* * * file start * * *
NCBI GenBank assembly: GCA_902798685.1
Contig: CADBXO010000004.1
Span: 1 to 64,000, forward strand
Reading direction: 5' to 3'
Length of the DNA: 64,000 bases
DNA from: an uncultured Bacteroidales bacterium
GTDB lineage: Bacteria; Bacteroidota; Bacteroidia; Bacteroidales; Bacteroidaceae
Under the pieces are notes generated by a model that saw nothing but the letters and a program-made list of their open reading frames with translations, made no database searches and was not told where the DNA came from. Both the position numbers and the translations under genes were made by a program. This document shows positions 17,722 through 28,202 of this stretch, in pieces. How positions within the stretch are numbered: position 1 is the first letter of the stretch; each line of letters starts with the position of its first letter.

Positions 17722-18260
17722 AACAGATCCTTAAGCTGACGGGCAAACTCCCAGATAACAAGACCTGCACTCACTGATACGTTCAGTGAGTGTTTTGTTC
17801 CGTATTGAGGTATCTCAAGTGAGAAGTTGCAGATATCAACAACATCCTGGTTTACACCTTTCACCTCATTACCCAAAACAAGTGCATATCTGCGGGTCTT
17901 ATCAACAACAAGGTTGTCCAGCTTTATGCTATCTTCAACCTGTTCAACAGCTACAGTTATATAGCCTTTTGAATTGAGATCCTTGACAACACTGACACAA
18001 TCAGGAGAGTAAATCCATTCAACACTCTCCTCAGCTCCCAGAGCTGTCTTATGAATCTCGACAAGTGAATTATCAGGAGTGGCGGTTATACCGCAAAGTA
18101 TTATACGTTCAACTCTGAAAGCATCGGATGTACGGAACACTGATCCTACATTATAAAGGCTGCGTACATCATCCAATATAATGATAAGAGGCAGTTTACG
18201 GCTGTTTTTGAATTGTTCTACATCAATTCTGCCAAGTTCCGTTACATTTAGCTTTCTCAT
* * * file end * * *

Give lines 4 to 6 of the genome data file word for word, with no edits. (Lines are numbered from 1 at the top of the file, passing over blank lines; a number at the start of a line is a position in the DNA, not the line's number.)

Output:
Reading direction: 5' to 3'
Length of the DNA: 64,000 bases
DNA from: an uncultured Bacteroidales bacterium